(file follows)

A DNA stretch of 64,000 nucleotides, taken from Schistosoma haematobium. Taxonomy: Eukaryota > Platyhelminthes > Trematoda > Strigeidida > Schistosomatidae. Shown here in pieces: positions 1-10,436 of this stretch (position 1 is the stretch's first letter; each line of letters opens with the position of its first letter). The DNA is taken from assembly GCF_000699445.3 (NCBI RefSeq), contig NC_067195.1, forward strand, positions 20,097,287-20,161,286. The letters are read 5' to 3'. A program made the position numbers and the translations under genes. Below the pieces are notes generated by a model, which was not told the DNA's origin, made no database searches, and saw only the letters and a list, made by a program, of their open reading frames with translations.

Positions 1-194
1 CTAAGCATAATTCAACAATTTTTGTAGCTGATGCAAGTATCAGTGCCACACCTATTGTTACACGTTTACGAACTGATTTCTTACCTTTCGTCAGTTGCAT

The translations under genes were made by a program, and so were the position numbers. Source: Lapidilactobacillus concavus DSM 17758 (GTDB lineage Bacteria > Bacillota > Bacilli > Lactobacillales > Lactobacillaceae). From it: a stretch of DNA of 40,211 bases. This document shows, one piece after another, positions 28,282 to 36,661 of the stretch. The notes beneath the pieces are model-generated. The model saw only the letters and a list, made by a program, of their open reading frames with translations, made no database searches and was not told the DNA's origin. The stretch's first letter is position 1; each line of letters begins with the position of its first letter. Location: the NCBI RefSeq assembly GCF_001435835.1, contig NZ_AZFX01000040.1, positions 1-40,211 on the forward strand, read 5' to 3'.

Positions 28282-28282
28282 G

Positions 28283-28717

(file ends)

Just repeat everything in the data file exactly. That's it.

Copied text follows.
A DNA stretch of 64,000 nucleotides, taken from Schistosoma haematobium. Taxonomy: Eukaryota > Platyhelminthes > Trematoda > Strigeidida > Schistosomatidae. Shown here in pieces: positions 1-10,436 of this stretch (position 1 is the stretch's first letter; each line of letters opens with the position of its first letter). The DNA is taken from assembly GCF_000699445.3 (NCBI RefSeq), contig NC_067195.1, forward strand, positions 20,097,287-20,161,286. The letters are read 5' to 3'. A program made the position numbers and the translations under genes. Below the pieces are notes generated by a model, which was not told the DNA's origin, made no database searches, and saw only the letters and a list, made by a program, of their open reading frames with translations.

Positions 1-194
1 CTAAGCATAATTCAACAATTTTTGTAGCTGATGCAAGTATCAGTGCCACACCTATTGTTACACGTTTACGAACTGATTTCTTACCTTTCGTCAGTTGCAT

The translations under genes were made by a program, and so were the position numbers. Source: Lapidilactobacillus concavus DSM 17758 (GTDB lineage Bacteria > Bacillota > Bacilli > Lactobacillales > Lactobacillaceae). From it: a stretch of DNA of 40,211 bases. This document shows, one piece after another, positions 28,282 to 36,661 of the stretch. The notes beneath the pieces are model-generated. The model saw only the letters and a list, made by a program, of their open reading frames with translations, made no database searches and was not told the DNA's origin. The stretch's first letter is position 1; each line of letters begins with the position of its first letter. Location: the NCBI RefSeq assembly GCF_001435835.1, contig NZ_AZFX01000040.1, positions 1-40,211 on the forward strand, read 5' to 3'.

Positions 28282-28282
28282 G

Positions 28283-28717